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Bolted Crossframe Connection

Bolted Crossframe Connection

(OP)
A few months back, we were investigating what analysis method to use on a new bridge project. For reference, the old thread is this one:

thread607-412835: Curved Deck on Straight Parallel Beam Design

To sum up this bridge, it is a single span plate girder (128.5'), resting on MSE walls. There are 8 beam lines. The beams are straight and parallel, but the horizontal alignment is curved. The overhangs vary across the bridge. The substructure is skewed at about 45 degrees. We have used MDX to model the system. We feel pretty comfortable with our model. We are at the point where we are detailing the crossframe connections to the intermediate connection plates. We understand with MDX output forces are high (in the magnitude of 2-3 times). Our structure is galvanized so all connections need to be bolted. We will either be using K style or X style bracing with a top strut. MDX is outputting forces in the 160 Kip range. When we check our bolts in shear, we are getting a lot of bolts. How have you guys/gals handled the bolted connections of cross frames to the girder with these type loads? The connection get rather large with all the bolts that are needed.

Thanks for the help and opinions once again.



RE: Bolted Crossframe Connection

3Fan: Welcome to the world of MDX. I have two suggestions to reduce your crossframe sizes and forces.
a. Use a Plate and Eccentric Beam (PEB) type model and not a Grid model.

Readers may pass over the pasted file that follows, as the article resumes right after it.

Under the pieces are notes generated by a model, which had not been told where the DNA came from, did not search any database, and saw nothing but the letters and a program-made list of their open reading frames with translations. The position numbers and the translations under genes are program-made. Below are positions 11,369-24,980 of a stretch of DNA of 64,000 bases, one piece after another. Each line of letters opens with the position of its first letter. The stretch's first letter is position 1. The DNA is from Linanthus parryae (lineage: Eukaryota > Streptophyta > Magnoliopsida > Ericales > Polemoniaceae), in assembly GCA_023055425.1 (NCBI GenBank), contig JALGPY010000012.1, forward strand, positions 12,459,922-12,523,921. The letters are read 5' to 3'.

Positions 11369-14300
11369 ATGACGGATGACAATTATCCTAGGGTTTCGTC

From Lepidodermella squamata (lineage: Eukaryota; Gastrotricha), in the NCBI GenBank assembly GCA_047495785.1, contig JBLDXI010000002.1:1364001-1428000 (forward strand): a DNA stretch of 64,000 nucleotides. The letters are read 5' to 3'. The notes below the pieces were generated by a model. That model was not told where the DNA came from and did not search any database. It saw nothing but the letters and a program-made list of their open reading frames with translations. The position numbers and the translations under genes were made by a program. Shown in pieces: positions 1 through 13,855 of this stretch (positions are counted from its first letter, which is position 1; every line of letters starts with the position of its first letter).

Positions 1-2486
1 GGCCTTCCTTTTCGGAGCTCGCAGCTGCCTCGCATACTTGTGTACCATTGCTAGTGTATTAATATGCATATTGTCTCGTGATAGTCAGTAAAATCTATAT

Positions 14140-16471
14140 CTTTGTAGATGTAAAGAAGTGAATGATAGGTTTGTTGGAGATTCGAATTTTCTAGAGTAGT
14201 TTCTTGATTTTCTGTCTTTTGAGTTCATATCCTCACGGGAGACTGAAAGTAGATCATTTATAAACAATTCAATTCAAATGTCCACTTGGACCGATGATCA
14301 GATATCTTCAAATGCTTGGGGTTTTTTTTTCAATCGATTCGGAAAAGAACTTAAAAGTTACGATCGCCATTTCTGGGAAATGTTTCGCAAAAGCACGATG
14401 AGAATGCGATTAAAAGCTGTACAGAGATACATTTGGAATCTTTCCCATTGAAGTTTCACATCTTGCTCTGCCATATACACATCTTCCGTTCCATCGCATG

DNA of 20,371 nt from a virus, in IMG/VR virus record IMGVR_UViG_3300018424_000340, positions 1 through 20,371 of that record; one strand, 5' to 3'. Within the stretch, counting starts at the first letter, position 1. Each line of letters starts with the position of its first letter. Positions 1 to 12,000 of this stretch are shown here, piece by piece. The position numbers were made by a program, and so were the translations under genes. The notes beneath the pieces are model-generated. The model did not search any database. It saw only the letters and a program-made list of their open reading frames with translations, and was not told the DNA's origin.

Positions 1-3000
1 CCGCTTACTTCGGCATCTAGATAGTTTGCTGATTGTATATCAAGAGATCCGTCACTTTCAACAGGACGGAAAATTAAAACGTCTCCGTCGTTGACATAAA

b. Manually add the Warping stiffness of the girder to the overall torsional stiffness. Contact MDX and find out how this can be done and let us know too :)

RE: Bolted Crossframe Connection

Are your crossframes staggered or in a continuous line? Staggering the crossframes can reduce the live load induced forces. However, there are some fit up issues that come along with staggered cross frames, especially on a 45 degree skew. The steel detailer and/or fabricator just has to be aware of it. I have attached a pretty good NSBA document about fit that came out last summer.

Staggering the crossframes will also have some effect on the flange lateral bending stresses. Ask someone at MDX how they calculate that too. :) Im curious if anyone can find a decent explanation of how to quantify lateral flange bending stresses besides building a 3D Finite Element Model.

RE: Bolted Crossframe Connection

(OP)
Thanks for the replies. Our cross frames are continuous and perpendicular to the girders. Our DOT has a nice flow chart to guide us on how in-depth we are to get on girder designs like we have. If our girder twist is > 1/8"/ft of the girder height, we are directed to increase the girder weight by up to 25% in hopes of alleviating the twist. If after increasing the weight by 25%, we are then directed to implement an internal lean-on bracing system and a refined analysis (full 3D). For us, increasing the weight reduced the girder twist enough that we did not have to do the lean-on bracing. Our DOT states the contractor is to erect the girder plumb with all cross frames fully bolted. Which would be the SDLF (steel dead load fit).

We have used the Plate and Eccentric Beam model and it did reduce the cross frame forces some. Which helps a little. Still having a hard time fitting all the bolts in that are required.

I'm sensing some sarcasm with the MDX comments? I have not spoken with them about torsional stiffness directly, but he did mention MDX is working on a full 3D update to their program. It was in the testing phases. If he had time, he was going to use our bridge as a test rat. That was a month ago and I haven't heard back from them.

Thanks!

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